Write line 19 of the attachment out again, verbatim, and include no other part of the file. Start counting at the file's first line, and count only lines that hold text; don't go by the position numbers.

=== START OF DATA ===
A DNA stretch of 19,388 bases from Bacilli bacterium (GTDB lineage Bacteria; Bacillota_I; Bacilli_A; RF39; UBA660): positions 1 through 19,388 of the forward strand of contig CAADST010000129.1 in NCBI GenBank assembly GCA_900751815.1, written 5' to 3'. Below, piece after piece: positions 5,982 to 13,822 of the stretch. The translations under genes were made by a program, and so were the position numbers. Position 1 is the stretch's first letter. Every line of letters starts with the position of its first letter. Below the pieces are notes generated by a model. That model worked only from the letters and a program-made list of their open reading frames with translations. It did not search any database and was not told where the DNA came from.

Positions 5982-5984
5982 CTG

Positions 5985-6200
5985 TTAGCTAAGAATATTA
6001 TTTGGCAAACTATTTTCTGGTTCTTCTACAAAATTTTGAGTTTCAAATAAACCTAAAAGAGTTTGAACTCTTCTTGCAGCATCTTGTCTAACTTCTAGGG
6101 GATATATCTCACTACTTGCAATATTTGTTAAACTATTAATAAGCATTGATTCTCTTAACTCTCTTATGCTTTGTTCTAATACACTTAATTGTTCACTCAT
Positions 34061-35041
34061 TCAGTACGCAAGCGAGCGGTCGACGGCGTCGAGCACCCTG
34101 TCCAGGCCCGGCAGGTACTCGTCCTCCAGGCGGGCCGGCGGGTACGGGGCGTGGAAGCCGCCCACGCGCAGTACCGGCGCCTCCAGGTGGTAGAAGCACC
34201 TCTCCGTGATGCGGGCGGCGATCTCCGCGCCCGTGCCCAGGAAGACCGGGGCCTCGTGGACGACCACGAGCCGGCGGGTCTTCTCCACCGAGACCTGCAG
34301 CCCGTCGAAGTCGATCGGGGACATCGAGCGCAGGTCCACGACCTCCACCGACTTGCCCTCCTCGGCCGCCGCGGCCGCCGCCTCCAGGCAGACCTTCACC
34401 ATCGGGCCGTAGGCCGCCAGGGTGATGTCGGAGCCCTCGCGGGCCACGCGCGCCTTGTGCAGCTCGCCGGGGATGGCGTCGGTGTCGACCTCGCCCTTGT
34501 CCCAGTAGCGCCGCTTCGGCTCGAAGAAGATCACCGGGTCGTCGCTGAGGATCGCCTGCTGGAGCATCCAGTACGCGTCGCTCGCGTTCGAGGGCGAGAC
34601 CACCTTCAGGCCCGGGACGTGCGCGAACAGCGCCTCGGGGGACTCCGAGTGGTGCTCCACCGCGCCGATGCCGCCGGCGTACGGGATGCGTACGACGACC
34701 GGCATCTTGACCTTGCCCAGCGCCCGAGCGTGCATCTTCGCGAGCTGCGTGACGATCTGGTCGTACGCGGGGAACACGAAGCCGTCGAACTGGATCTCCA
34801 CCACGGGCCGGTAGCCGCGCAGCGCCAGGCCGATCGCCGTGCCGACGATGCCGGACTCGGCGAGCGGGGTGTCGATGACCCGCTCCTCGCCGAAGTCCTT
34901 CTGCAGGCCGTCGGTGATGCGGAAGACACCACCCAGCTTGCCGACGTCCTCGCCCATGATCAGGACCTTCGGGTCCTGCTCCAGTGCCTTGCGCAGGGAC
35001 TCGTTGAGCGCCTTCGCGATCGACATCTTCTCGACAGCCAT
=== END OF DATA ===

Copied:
35001 TCGTTGAGCGCCTTCGCGATCGACATCTTCTCGACAGCCAT